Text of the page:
It’s OK to Be Angry and Sad Right Now

Emotions are running high post-election. You may be feeling disappointed, shocked, scared, angry, or saddened by the results on November 8.

If you’re like me, you’ve heard a lot of well-meaning people trying to talk you out of your emotions. I’ve been told I need to stop feeling sad, or that being angry won’t help. I’ve been encouraged to wait and see, that “it’ll be OK.”

But I’m here as a therapist to tell you to ignore all that. Your feelings are valid, understandable. And they are important! Core emotions* have what we therapists call “adaptive action tendencies” attached to them. That means that an authentic emotion, one that is coming from your gut, is propelling you to DO something. Grief and sadness urge you to connect to loved ones. Anger energizes you to take action to help yourself. Fear motivates you to fight or flee. Emotions have stuck around through evolution because they serve a purpose. They tell us when and how to act. Sure our thoughts do this too, but emotions bring different information and urges (and also work a heck of a lot faster than thoughts, which is especially important in life-or-death situations).

So listen to your feelings, and what they are telling you. Do you need connection? Do you need to take action? Do you need to do something to protect yourself or your family? Engage your brain, your thoughts, to figure out what to do with the messages your emotions are sending. Think about what friends are the right ones to reach out to, or where you can connect with community for comfort. Engage in activism. Do you need to call or write your government representatives to express opinions, volunteer for an advocacy group, participate in a protest, or make a donation?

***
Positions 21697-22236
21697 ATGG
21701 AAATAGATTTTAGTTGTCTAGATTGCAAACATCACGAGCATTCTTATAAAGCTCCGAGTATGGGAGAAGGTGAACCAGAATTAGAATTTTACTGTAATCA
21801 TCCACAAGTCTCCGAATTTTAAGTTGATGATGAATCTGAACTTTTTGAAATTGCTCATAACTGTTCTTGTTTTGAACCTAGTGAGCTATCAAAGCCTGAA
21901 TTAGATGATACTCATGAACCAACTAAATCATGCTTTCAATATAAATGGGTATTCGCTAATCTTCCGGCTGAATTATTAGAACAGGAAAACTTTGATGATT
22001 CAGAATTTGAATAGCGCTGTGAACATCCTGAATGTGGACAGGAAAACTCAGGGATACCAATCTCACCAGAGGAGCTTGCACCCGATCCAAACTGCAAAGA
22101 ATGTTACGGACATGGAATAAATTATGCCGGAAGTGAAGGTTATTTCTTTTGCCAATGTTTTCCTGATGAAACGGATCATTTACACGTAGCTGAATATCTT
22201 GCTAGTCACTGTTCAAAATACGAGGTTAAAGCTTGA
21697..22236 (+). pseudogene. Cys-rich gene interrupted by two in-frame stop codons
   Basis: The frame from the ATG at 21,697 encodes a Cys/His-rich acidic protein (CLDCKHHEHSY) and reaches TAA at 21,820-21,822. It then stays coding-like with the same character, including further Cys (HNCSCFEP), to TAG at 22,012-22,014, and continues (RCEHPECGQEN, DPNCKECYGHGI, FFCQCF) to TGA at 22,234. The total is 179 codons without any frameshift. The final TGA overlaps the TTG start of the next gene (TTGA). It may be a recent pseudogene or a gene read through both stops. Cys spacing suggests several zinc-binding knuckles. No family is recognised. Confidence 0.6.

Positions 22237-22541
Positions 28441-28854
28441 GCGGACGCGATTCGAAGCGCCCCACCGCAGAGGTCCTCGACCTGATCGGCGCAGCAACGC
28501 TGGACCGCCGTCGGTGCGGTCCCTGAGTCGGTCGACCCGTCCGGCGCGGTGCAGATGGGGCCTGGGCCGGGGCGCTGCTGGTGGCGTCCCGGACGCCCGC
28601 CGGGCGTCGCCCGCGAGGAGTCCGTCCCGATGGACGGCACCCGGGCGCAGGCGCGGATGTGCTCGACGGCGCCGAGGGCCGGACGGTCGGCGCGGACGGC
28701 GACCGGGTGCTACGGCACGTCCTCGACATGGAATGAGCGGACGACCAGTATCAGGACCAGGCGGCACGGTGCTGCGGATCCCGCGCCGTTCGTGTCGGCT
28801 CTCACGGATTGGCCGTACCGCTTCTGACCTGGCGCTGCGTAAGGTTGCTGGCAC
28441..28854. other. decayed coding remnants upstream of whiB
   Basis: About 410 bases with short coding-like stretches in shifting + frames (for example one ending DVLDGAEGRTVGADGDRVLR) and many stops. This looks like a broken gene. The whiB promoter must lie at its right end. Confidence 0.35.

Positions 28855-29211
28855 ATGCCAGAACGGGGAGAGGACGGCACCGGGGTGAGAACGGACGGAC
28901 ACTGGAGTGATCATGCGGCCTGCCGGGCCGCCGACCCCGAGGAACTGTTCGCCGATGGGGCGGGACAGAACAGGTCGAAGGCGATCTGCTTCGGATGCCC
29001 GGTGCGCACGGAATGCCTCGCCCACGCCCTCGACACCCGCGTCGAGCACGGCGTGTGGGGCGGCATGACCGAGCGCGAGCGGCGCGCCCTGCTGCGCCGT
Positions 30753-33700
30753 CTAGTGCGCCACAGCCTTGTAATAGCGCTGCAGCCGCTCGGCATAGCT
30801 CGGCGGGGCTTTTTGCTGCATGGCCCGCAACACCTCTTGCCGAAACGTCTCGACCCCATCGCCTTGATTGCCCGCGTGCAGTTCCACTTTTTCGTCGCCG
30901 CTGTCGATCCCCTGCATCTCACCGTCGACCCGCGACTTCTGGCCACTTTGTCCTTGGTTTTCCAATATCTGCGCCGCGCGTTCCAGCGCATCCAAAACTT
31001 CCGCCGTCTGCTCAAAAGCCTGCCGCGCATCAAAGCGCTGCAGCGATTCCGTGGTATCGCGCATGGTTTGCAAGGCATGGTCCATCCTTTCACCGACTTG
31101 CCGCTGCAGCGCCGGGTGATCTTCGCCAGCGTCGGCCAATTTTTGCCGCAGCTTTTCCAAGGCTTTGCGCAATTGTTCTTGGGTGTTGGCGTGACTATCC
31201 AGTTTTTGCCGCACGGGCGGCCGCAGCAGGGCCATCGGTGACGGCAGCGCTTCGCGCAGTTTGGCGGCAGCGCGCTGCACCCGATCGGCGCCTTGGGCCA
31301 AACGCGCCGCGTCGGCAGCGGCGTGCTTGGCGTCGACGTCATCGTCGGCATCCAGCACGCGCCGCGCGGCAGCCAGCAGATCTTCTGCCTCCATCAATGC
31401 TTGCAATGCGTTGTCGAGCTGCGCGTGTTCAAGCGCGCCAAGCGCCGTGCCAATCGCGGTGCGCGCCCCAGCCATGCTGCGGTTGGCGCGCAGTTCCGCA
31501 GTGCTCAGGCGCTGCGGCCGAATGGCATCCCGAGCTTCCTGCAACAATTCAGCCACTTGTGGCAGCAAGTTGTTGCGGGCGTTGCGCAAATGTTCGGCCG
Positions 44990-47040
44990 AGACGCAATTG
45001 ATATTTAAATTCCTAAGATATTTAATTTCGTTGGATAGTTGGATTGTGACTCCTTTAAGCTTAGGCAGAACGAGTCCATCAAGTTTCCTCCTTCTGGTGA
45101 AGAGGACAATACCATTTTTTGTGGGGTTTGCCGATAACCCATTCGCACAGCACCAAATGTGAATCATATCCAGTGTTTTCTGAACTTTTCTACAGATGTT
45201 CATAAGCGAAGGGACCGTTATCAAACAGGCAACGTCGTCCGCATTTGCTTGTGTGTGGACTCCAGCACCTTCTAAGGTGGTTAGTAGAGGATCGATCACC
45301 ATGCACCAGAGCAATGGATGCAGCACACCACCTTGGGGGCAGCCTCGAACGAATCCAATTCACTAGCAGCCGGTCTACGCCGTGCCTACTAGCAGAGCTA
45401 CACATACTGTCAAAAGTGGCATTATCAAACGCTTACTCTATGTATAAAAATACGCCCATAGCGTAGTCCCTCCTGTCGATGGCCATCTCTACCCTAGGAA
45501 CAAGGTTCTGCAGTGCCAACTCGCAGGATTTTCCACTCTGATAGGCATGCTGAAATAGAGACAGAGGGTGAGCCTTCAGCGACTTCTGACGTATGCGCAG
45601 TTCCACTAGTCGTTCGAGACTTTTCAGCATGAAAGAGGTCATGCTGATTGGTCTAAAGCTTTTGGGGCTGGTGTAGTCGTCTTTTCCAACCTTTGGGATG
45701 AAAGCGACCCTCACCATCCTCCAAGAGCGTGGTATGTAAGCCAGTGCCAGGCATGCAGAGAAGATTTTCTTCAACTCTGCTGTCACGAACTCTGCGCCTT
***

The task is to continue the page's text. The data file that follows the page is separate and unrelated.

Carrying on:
A caveat – our emotions are useful only when they are regulated and manageable. When your emotions get so intense that you are overwhelmed by them, it gets really hard to make wise choices about what to do next. When you’re overwhelmed, you may collapse, panic, or sprint into action in ways that aren’t effective or at a pace that leads to burnout. So if you are overwhelmed, take a minute to regulate. Try some mindfulness and resilience tools. Talk to a therapist.  Get some exercise. Once you are back in a place where you can feel your emotions and think at the same time, you are ready to start listening to your emotions again.

So feel your feelings. You can’t really stop yourself from feeling anyway, so you might as well accept your emotions and find the strength and wisdom in them.

* Core emotions are your true, authentic emotions, the ones coming from your gut and giving you wisdom. As opposed to “defensive emotions” which are cover-ups… like when you snap at someone in anger but underneath you are really hurt or sad.